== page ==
Furthermore, the field of vision CAM_V of the camera CAM cuts the beam of light at a fairly short distance (between 1 and 5 meters) from the emission source DIOD of the beam of light FX. This enables precise information to be obtained on the interference phenomena G situated, in the example shown, at the rear of the vehicle, and is certain to detect the presence of such a phenomena and in particular a spray of water. Moreover, the range of the field of vision CAM_V of the camera is determined in such a way as to cover an area in which an interference phenomenon G (for example a spray of water) could be generated. In a non-limitative example, this is in the range of 20 meters.
It will be noted that all the stages of the process described above are effected for one or more (sequence SQ) captured images I by the video camera CAM—and this in real time. That is to say, that all the stages take no more than 1/10 of a second in the example of a sequence of 10 images per second captured by the camera CAM.
It will also be noted that the implementation of the detection process described above can be carried out using a micro programmed software device, a cabled logical system or by hardware electronic components.
In this way, the detection device DISP can comprise a computer program product TG having one or more sequences of instructions that can be carried out by an information processing unit such as a microprocessor, the processing unit of a microcontroller, an ASIC or a computer etc., with the execution of the said sequences of instructions effecting the start-up of the process described.
A computer program PG of this type can be stored in a non-volatile memory of the ROM or EEPROM or FLASH type. The computer program can be stored in the memory at the works or loaded or remote loaded subsequently. The sequences of instructions can be sequences of machine instructions or again they may be sequences of a control language interpreted by the processing unit at the moment they are given.
In the non-limitative example in
Evidently, the description of the process is not limited to the embodiments described above. In this way, in another non-limitative embodiment, the beam of light FX that is emitted may be modulated. For example, it might be envisaged that the light is issued at every “n” images captured by the camera CAM and then comparisons or abstractions are made (simple image processing operations) between the images with and without modulated light. As a result of these comparisons/abstractions, it is simple to distinguish the beam of light FX in such a way as to study the interference phenomena G that become visible as described above. Insofar as “n” is high (for example displaying 29 images without modulated light and the 30th modulated in a system capturing 30 images/second) it is possible to superimpose the function “detection of interference phenomenon” onto another function such as a parking aid function, without changing the detection function of the interference phenomenon.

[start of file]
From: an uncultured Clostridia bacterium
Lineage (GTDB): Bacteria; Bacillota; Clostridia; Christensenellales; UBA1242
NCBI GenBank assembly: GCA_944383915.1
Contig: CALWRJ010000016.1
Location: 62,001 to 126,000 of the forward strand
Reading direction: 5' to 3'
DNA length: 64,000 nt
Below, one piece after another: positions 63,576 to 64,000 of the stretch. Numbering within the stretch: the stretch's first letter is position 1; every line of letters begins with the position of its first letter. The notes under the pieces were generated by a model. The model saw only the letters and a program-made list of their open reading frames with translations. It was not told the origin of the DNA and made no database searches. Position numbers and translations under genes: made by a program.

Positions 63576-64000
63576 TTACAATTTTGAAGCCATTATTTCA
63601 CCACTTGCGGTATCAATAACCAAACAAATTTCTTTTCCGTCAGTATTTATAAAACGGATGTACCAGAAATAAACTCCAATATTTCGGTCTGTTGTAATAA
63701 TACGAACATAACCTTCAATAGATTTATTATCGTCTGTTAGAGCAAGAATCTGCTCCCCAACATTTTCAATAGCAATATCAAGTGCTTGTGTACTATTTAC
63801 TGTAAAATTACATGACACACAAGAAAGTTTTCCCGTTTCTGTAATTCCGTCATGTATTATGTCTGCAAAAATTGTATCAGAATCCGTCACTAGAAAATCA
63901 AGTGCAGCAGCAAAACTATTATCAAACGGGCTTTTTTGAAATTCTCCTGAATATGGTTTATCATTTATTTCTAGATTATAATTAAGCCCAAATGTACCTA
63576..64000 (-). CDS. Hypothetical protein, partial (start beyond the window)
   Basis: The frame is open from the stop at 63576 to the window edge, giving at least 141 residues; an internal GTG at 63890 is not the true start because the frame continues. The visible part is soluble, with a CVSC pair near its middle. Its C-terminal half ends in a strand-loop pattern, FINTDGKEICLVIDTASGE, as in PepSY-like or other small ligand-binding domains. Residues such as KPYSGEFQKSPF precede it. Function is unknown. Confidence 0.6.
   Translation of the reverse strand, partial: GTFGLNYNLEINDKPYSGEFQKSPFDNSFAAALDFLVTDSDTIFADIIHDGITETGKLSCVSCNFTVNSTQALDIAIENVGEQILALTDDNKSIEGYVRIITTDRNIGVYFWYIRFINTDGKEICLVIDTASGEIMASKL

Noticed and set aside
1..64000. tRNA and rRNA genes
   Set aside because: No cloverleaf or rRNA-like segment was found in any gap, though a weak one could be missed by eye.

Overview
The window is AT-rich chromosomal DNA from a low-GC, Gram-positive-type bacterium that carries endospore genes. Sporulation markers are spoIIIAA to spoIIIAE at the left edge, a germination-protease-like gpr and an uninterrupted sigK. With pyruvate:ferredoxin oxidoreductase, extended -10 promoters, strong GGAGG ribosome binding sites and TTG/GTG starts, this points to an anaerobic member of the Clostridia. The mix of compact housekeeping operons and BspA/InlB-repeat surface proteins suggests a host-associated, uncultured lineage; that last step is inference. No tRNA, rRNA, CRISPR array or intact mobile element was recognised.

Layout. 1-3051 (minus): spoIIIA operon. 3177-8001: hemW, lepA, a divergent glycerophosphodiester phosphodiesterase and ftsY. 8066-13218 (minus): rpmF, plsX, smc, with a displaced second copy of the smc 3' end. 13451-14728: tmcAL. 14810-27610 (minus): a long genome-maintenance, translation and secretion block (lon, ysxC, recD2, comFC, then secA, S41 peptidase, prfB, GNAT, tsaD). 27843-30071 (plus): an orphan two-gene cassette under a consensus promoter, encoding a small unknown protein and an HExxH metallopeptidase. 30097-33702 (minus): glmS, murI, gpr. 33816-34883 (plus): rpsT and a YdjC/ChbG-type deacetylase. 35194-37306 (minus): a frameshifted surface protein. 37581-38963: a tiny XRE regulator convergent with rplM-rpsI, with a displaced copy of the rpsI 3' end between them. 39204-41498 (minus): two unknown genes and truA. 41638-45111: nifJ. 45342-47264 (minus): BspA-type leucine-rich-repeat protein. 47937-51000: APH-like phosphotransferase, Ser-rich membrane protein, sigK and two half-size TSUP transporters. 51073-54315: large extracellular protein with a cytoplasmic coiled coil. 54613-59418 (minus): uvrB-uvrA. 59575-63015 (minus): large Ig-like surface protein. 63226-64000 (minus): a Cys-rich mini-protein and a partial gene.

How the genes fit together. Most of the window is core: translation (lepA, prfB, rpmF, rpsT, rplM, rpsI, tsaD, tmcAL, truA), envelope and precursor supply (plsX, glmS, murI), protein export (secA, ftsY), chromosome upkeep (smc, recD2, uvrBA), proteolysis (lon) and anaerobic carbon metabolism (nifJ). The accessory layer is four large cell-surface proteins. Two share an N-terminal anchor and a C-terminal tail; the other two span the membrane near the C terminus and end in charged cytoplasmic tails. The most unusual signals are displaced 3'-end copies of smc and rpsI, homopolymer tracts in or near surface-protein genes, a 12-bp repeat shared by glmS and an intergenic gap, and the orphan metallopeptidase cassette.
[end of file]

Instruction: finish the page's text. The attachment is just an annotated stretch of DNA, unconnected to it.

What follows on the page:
Evidently, what was described above for the example of a beam of light FX emitted in order to light up the rear of a motor vehicle V could also apply to a beam of light FX to light up the front of a motor vehicle V in order to detect a visibility interference phenomenon at the front of the vehicle. In this case, the vehicle V is fitted with a camera CAM positioned in the front.
In this case, after detecting a visibility interference phenomenon G at the front of the vehicle V, in non-limitative examples, the appropriate processing CD tracking the vehicle V in real time can be effect by:
Furthermore, adjustments could be made to enable the appropriate processing CD also comprises a system whereby the detection information can be transmitted to other systems within the vehicle V, such as for example, a front camera that can track the white lines on the road. The camera could thus be warned that the road ahead is wet and if necessary, the intensity of the headlamps could be increased to ensure that the white lines in the road can be clearly perceived.
In this way, the present invention has the following advantages:
While the forms of apparatus herein described constitutes preferred embodiments of this invention, it is to be understood that the invention is not limited to these precise forms of apparatus, and that changes may be made therein without departing from the scope of the invention which is defined in the appended claims.
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|FR2847367A1||Title not available|
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|U.S. Classification||356/28, 356/28.5|
|Cooperative Classification||G06K9/00805, G01N21/538, B60Q2300/312, B60Q1/0023, B60R16/0237, B60Q1/2603, B60Q1/143|
|European Classification||B60Q1/00C1, B60Q1/14C1B, B60Q1/26A, B60R16/023G, G01N21/53C, G06K9/00V6|
|Oct 30, 2008||AS||Assignment|
Owner name: VALEO VISION, FRANCE
Free format text: ASSIGNMENT OF ASSIGNORS INTEREST;ASSIGNORS:ROBERT, CAROLINE;LELEVE, JOEL;HUE, DAVID;REEL/FRAME:021760/0126
Effective date: 20080721
|Sep 17, 2014||FPAY||Fee payment|
Year of fee payment: 4